That Time I had a Nervous Breakdown – Talking about Mental Illness, Part 4

I’ve been writing about my experience with anxiety and depression on this blog for the last several weeks. In general, things are better. I sleep better. Medication and therapy are doing their jobs. I’m feeling like myself.

I’m at a point where I look back at the last thirteen weeks and think “Whoa. I went through some shit, didn’t I?”  Well, yes. Yes I did. Up until recently, though, I hadn’t really given a name to what I had gone through in those early weeks. I would speak about it and say, “During this current episode…” or “In this anxiety and depression spiral…” I think I found pretty ways to tidy up my experience because subconsciously I wanted to make sure others would respond with compassion and understanding and not with Oh god! What is WRONG with her?! By the way, no one has been so douchey as to look at me like I’m some poor bedraggled head case (but try telling that to my wonky brain.)

I was a little surprised that I didn’t automatically flinch and go on the defensive when last week at breakfast, my mom started a sentence with “When you had your nervous breakdown…”

Nervous breakdown?  Nervous breakdown. Yep. That sounds about right. That night, I ran the conversation by my sister (as I always do when my mom and I have been together):

Me: Mom said I had a nervous breakdown.
Sis: Well… you kinda did. The term is stupid, but I think you had a bit of a crisis.
Me: It was pretty bad looking in from the outside, wasn’t it? Because it was pretty fucking shitty from the inside.
Sis: It was bad. [insert appropriate David Tennant super sad face in the rain gif]

The term “nervous breakdown” has zero clinical meaning. It’s not a diagnosis. It’s a colloquialism. Though I’ve used that term in the past, it wasn’t until this experience did I finally understand what it meant.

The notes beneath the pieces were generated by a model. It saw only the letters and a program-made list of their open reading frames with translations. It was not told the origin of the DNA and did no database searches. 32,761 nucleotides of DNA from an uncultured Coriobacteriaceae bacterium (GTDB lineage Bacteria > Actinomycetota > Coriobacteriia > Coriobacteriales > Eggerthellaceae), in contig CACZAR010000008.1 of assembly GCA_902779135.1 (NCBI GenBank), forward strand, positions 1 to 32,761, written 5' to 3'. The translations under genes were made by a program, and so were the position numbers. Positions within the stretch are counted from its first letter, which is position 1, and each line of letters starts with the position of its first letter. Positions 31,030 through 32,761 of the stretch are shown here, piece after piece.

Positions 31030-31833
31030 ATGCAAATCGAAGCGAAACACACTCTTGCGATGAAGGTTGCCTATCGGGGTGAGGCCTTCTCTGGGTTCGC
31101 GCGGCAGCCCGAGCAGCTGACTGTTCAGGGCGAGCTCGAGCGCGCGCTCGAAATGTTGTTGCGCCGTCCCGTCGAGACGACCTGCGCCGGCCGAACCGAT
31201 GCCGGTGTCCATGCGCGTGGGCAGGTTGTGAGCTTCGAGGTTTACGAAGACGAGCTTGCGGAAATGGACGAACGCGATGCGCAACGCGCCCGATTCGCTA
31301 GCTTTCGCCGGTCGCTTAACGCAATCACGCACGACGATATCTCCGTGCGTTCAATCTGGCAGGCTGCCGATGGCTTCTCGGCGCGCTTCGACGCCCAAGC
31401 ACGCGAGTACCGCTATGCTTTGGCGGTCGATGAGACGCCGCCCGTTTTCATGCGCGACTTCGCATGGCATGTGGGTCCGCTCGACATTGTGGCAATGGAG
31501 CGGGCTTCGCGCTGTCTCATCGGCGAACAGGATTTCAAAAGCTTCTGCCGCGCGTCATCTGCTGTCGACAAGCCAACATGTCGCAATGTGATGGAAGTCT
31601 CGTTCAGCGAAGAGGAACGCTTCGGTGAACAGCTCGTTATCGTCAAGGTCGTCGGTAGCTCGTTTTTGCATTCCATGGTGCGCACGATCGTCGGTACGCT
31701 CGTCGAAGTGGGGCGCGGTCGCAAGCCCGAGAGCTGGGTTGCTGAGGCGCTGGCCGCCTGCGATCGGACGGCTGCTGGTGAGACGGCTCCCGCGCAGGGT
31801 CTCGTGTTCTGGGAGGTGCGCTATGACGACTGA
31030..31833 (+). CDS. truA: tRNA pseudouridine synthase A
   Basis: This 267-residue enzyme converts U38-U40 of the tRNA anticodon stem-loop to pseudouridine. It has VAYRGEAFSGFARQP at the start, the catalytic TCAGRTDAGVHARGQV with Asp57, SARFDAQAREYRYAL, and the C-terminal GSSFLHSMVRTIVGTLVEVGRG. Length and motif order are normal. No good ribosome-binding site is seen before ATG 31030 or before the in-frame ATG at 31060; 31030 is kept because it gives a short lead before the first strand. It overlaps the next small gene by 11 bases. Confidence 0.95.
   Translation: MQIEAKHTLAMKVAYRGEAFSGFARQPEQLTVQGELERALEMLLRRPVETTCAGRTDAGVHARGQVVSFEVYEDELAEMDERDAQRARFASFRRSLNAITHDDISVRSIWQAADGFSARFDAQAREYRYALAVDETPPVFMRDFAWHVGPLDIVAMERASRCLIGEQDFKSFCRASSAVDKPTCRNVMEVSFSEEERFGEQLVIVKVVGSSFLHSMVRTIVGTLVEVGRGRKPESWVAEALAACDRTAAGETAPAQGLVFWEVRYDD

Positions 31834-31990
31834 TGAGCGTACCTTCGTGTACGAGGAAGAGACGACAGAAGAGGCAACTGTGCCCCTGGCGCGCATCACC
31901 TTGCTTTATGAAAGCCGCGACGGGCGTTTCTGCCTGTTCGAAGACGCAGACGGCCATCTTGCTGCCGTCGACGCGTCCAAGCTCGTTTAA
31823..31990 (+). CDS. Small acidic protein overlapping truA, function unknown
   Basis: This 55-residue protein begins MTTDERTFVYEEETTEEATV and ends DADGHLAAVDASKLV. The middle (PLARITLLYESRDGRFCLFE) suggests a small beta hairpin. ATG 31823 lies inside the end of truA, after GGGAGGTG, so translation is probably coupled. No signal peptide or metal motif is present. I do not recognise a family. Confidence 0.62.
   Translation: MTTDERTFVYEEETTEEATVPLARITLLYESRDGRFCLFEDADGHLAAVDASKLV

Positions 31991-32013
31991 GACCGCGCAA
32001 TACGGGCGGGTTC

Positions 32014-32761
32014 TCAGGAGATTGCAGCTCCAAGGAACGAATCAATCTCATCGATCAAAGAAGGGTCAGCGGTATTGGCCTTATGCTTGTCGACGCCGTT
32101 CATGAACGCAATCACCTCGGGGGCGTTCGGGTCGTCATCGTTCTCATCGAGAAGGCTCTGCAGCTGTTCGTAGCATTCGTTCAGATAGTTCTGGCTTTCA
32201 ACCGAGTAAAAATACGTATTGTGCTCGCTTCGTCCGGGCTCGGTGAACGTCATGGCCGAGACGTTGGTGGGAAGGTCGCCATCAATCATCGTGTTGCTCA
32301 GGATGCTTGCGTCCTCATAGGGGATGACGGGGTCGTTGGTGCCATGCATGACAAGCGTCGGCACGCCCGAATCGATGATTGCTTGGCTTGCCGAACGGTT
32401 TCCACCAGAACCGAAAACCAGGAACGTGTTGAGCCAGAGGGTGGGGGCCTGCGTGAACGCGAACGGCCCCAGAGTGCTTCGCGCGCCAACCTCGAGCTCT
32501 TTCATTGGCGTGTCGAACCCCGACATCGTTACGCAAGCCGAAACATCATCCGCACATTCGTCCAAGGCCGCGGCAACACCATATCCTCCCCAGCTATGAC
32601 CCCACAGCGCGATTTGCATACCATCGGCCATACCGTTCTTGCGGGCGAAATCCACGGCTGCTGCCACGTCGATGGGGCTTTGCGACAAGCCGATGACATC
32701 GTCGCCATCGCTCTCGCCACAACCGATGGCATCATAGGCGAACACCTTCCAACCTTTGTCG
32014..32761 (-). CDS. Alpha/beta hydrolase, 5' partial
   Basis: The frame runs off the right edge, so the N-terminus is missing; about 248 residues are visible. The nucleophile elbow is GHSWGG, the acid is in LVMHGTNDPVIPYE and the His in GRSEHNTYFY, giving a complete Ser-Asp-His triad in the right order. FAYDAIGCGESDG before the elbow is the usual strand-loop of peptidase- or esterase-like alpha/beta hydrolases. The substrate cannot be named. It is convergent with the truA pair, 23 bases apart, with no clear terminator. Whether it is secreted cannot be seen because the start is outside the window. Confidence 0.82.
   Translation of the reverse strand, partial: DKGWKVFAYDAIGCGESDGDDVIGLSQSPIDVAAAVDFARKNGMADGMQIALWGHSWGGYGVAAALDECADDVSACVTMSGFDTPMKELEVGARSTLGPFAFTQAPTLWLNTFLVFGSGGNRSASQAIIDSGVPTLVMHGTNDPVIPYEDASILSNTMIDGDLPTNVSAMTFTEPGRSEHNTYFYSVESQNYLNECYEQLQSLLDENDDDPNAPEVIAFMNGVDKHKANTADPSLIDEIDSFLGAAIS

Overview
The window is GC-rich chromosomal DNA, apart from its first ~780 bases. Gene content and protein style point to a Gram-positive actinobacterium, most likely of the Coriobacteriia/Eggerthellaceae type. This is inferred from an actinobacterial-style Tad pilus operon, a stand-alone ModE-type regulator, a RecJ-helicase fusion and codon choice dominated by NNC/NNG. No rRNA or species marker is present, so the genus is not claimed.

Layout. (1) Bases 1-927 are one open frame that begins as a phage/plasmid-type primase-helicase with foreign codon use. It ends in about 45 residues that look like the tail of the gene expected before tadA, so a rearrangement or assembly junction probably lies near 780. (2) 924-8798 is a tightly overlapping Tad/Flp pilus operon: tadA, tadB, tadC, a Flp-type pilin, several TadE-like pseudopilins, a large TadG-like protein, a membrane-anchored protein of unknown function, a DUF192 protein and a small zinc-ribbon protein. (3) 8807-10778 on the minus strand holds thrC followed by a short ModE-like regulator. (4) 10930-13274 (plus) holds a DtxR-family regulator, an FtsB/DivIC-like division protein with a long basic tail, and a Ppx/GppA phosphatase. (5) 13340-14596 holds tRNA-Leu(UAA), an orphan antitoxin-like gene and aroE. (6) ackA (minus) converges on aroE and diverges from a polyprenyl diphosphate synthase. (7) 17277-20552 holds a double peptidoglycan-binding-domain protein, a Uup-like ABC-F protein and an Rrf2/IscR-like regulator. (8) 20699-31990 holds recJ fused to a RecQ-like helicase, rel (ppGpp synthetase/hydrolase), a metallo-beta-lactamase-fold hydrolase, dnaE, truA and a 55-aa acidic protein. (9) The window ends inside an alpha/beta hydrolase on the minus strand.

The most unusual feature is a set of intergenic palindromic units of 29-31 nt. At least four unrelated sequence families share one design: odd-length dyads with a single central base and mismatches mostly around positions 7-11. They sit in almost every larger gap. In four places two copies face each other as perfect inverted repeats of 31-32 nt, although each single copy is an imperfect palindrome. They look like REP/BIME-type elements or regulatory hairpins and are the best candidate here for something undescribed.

If my brain and my psychological state were an electrical system (because they kind of are), I guess you could say I blew a fuse. I became so overwhelmed by anxiety and stress and my emotions that I just shut down. I spent two weeks in such an extremely heightened state of anxiety that at some point my brain just tripped its breaker and said, “That’s it. I’m done.” Then came the depression.

I had been depressed before, but nothing like this. This was very different. This was the kind of feeling that the only safe place for me was under my blankets in bed. I felt exposed and raw any time I was out of that nest. I forced myself to pick up my children from school every day, but as soon as we came home, and I handed them snacks and the TV remote, I was back under the covers.

I began to fear being alone. I didn’t want to be alone with my thoughts. My husband was able to work from home for several days a week. The days he had to go into the office were days that I had appointments with my therapist or my NP. I didn’t have to be alone for long periods of time.

I stopped eating. I stopped caring about how I looked. I stopped doing things I enjoyed. I was so, so tired. I crawled into bed each night just as soon as the we put the kids to bed. Sleeping was safe. When I was asleep, my mind was turned off.

I seriously considered finding an inpatient treatment program to check myself into and my beautiful husband said that if that’s what I needed then we would find a way to make it work. (I didn’t tell him that I had been looking at this super swanky facility in San Diego that probably cost half a year’s salary, but he would have been supportive if I said I had to go there.)

Sleeping too much. Not wanting to do anything. Feeling down and disconnected. I’d been to these places before. I knew what they were like and that I could get out of them. What I didn’t know was this time I felt a despair that was like nothing I had ever felt before in my life. It was so profound. I have never had before and did not have any suicidal ideation during this crisis, but in those brief moments of the most intense and absolutely unrelenting feelings of complete hopelessness, I understood.  I got why suicide feels like the only possible answer to make the pain stop. I felt it in the deepest parts of me. I don’t have the right words in English to really describe it, but it is incredibly powerful. It terrified me.  Somehow I would pull myself back from falling into that abyss but sometimes I would wonder if I would be able to the next time I felt that despair.

I’m thirteen weeks out since my breakdown (mental health crisis? Burnout syndrome? Crackup? I kind of like crackup. LOL!)  I’m moving forward. I’m coming back to myself.  Sharing this story is mostly for me. I don’t want to forget about this because I don’t want someone else to ever wonder if they’re the only ones who’ve been through this pain. I don’t ever want my children to wonder if they’re completely alone in having mental illness should they go through what I’ve been through. I also want to share that mental illness doesn’t make one unfit or broken or weak.  I’m still kind and funny and intelligent and sarcastic and creative and capable.

And I’m strong. So strong.

 

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